Brussels: Various leaders from across the globe slammed the terror attacks which rocked the Belgian capital city of Brussels as "cowardly" .
Australian Prime Minister Malcolm Turnbull offered the "most resolute solidarity" to the people of Belgium in the wake of the coordinated attacks claimed by the Islamic State (IS) and admitted Europeans were more at risk than other nations because of the EU's lackadaisical security measures in the wake of the Syrian refugee crisis.
"Australians condemn these cowardly attacks in Brussels and the people of Belgium have our thoughts and our prayers are with them but, above all, our most resolute solidarity," Turnbull said.
"We are utterly united, completely united in the fight against terrorism, in the fight against this sort of cowardly violence."
Meanwhile, New Zealand prime minister said New Zealanders are thinking about the people and the government of Belgium.
"We utterly condemn these appalling acts which have killed and wounded so many," Key said in a statement.
"No innocent person should have to worry about such violence when going about their daily lives and New Zealand stands with Belgium in the fight against terrorism," he said.
"Atrocities like this and the recent attacks in Turkey are a stark reminder of why the international community must stand together in the global fight against terrorism."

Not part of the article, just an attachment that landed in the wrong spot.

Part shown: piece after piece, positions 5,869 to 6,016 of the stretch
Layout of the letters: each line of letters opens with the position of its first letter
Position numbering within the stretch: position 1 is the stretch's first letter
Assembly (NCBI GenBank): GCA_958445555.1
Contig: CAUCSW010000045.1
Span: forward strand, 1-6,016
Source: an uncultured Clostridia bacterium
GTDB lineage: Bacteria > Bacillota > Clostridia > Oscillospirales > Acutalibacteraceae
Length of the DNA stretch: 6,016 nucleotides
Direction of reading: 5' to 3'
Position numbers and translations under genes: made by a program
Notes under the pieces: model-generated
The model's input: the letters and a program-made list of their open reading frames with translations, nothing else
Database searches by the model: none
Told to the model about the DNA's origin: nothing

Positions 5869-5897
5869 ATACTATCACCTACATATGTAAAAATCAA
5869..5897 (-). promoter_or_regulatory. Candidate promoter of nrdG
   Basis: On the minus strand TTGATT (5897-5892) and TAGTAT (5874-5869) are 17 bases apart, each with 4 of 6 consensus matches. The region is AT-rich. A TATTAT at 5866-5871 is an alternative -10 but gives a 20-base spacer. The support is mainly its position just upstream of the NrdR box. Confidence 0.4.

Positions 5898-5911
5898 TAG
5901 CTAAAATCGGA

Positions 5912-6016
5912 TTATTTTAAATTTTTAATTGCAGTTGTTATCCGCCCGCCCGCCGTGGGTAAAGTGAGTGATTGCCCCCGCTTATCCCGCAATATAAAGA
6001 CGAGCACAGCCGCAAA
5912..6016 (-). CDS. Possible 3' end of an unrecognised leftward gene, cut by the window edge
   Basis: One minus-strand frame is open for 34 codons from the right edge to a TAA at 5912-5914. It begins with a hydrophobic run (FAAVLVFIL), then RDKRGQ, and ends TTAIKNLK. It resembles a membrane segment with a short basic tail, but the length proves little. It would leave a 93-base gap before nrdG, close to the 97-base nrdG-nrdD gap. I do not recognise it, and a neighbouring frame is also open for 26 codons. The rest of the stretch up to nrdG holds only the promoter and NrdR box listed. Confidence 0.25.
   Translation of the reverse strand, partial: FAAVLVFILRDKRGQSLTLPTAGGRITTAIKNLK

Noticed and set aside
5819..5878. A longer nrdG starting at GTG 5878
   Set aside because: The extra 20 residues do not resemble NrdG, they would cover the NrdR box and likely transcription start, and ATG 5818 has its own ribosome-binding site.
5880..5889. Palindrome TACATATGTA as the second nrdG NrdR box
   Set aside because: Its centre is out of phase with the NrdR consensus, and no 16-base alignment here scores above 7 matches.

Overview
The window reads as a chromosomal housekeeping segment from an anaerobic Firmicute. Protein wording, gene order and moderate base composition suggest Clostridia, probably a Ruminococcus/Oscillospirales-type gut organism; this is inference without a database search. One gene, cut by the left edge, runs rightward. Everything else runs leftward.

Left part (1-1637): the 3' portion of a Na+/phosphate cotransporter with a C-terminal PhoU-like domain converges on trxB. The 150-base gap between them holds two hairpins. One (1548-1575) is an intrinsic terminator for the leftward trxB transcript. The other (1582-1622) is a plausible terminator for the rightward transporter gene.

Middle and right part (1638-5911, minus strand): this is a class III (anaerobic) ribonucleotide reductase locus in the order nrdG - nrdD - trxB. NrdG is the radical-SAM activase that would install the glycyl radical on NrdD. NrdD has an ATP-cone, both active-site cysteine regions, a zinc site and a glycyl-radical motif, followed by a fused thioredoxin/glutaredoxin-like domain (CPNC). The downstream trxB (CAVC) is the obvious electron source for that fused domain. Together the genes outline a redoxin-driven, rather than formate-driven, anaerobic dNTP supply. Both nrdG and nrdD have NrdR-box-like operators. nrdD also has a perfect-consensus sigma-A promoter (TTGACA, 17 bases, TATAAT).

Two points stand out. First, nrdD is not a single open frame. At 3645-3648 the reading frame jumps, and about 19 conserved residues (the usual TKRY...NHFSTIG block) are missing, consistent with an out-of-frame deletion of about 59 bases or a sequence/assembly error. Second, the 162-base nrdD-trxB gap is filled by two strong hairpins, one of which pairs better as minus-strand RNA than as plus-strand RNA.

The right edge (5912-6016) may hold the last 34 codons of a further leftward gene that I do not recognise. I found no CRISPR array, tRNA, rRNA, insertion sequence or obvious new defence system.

UK Prime Minister David Cameron condemned the "appalling and savage" attacks in Brussels and warned of a "very real terror threat" to Europe, as Britain deployed extra patrols at ports, airports, metro stations and major railway stations.
"We face a very real terrorist threat right across the different countries of Europe and we have to meet that with everything we have," Cameron said following an emergency cabinet meeting to determine UK's response after a string of explosions ripped through Brussels airport and a city metro station, killing at least 34 people and prompting a high- security alert across European nations.
Belgian Prime Minister Charles Michel on national television labelled the attacks as "blind, violent and cowardly".
"This is a day of tragedy, a black day," he said.
US President Barrack Obama sent across the message of unity to fight terrorism. "We must be together regardless of nationality or race or faith in fighting against the scourge of terrorism. We can and we will defeat those who threaten the safety and security of all around the world," he said, speaking in the Cuban capital Havana.
"The thoughts and the prayers of the American people are with the people of Belgium and we stand in solidarity with them in condemning these outrageous attacks against innocent people," said Obama.
The blasts, which occurred at the Belgian capital's airport and at the Maalbeek railway station, have killed more than 34 people and injured hundreds.
(With PTI inputs)